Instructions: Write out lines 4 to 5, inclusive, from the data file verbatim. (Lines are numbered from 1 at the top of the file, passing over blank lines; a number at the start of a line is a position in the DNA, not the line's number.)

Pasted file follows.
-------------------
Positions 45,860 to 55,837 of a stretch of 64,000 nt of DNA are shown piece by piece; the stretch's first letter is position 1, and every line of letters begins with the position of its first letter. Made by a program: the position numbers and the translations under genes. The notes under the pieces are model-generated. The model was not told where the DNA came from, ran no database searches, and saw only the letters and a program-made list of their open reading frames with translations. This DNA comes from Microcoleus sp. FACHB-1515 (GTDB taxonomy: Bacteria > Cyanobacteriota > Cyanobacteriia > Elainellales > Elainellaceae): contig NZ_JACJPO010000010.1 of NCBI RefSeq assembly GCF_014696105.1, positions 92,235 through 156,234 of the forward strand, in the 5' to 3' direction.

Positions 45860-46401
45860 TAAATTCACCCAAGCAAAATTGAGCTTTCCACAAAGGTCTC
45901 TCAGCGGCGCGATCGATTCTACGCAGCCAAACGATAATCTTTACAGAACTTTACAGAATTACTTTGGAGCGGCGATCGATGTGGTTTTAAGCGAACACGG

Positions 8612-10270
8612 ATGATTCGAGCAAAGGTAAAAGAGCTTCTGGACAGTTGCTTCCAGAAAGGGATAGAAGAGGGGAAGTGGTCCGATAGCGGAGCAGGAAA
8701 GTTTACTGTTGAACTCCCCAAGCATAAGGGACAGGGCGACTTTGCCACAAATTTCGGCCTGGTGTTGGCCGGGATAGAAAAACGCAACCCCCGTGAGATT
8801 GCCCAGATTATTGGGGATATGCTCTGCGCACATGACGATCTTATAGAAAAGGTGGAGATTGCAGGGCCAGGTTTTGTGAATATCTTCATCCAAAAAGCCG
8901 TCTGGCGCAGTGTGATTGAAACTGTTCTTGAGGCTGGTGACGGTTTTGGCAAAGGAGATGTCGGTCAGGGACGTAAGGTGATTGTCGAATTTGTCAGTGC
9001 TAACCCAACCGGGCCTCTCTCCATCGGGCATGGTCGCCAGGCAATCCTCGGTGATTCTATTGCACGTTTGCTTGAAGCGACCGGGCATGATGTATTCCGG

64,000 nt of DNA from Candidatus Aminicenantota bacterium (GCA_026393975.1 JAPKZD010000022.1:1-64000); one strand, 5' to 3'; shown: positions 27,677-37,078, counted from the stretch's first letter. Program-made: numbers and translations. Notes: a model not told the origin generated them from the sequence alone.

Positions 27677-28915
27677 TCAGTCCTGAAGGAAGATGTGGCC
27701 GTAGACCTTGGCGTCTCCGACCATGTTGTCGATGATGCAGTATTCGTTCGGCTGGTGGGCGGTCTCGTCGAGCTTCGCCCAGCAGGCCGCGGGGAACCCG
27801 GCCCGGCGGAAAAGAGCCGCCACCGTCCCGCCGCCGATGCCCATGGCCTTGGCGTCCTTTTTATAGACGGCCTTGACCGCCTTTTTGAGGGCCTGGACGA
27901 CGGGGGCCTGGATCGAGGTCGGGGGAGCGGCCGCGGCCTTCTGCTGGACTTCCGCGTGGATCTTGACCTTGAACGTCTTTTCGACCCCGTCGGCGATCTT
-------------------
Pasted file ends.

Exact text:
45901 TCAGCGGCGCGATCGATTCTACGCAGCCAAACGATAATCTTTACAGAACTTTACAGAATTACTTTGGAGCGGCGATCGATGTGGTTTTAAGCGAACACGG

Positions 8612-10270